No Added Bucks Most Corporate Boards Not Renegotiating Severance Packages

By Staff Report

Mar. 21, 2008

At a congressional hearing earlier this month, Rep. Henry Waxman, D-California, railed against, among other things, the severance packages that marquee chief executives have been receiving of late.

Specifically, Waxman criticized the exit packages given to Stanley O’Neal, the former CEO of Merrill Lynch, and Charles Prince, the departed chief of Citigroup.

“Our nation’s top executives seem to live by a different set of rules,” Waxman said.

But generally, it appears the vast majority of companies are not raising the ante when revisiting a severance package with an outward-bound chief executive.

According to a new report from Watson Wyatt, 54 of the 70 companies studied by the consulting firm, or 77 percent, did not provide their exiting CEOs with any termination payments beyond what was disclosed to shareholders in their 2007 proxies.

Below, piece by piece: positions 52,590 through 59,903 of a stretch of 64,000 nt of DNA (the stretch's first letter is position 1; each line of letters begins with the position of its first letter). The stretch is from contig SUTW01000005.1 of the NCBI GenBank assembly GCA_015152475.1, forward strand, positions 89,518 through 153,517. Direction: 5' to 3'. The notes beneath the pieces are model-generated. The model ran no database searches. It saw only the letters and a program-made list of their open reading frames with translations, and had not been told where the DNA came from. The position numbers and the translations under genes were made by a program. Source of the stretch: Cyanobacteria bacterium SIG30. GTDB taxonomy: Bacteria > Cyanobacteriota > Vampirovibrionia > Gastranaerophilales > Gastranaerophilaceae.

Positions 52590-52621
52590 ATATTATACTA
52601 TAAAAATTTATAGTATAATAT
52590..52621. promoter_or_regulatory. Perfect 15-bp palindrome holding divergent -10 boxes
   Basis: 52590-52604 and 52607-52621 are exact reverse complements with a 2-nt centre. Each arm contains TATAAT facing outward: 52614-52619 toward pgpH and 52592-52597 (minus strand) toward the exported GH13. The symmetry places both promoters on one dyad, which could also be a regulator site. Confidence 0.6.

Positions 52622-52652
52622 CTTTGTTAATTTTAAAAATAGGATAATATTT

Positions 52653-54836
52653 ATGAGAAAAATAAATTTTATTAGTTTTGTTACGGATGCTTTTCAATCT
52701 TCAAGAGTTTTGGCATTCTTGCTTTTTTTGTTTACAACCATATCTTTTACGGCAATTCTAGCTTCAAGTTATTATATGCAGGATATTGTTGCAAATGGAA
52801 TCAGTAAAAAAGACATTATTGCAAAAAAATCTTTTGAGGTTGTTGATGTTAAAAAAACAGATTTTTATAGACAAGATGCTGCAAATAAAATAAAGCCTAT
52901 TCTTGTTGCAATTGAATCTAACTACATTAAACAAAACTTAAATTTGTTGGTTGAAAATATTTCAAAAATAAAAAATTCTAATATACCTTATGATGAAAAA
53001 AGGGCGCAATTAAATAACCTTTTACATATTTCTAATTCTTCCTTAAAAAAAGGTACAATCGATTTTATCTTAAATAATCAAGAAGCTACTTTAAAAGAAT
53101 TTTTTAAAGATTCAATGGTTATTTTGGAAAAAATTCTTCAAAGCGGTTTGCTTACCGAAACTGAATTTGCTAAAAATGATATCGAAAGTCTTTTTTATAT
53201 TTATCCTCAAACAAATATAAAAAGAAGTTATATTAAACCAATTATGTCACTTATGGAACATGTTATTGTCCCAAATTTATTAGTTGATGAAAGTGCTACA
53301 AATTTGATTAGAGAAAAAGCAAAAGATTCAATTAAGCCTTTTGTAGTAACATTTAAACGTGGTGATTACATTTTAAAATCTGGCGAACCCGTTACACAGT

Watson Wyatt examined 8-K filings for outgoing CEOs between April and December 2007 and cross-checked with the proxies their companies filed in early 2007 to make the determination, noted Ira Kay, the firm’s global director of compensation consulting.

“The SEC required disclosure of potential termination payments for the first time last year, and an overwhelming majority of companies stuck to their proxies,” Kay said. “If companies want to be able to defend large cash and stock incentives to their CEOs, they need to be delivering on these peripheral compensation promises.”

Of the 23 percent of companies that did deviate from their proxies, Kay said some ended up offering CEOs longer non-compete agreements, while others made ad hoc payments to CEOs for “unspecified transition services.” Watson Wyatt found these companies increased compensation for their CEOs at termination by roughly $600,000.

Severance packages have become a hot topic of late.

In addition to Waxman’s hearings, some shareholder groups have complained bitterly about generous packages awarded to CEOs at companies that have performed poorly.

An increase in CEO turnover has also placed a spotlight on the topic. According to consulting firm Liberum, CEO turnover in the first two-and-a-half months of this year is up 22 percent over the same period last year.

Meanwhile, CFO turnover is only up 2 percent so far this year, Liberum found.

Filed by Mark Bruno of Financial Week, a sister publication of Workforce Management. To comment, e-mail

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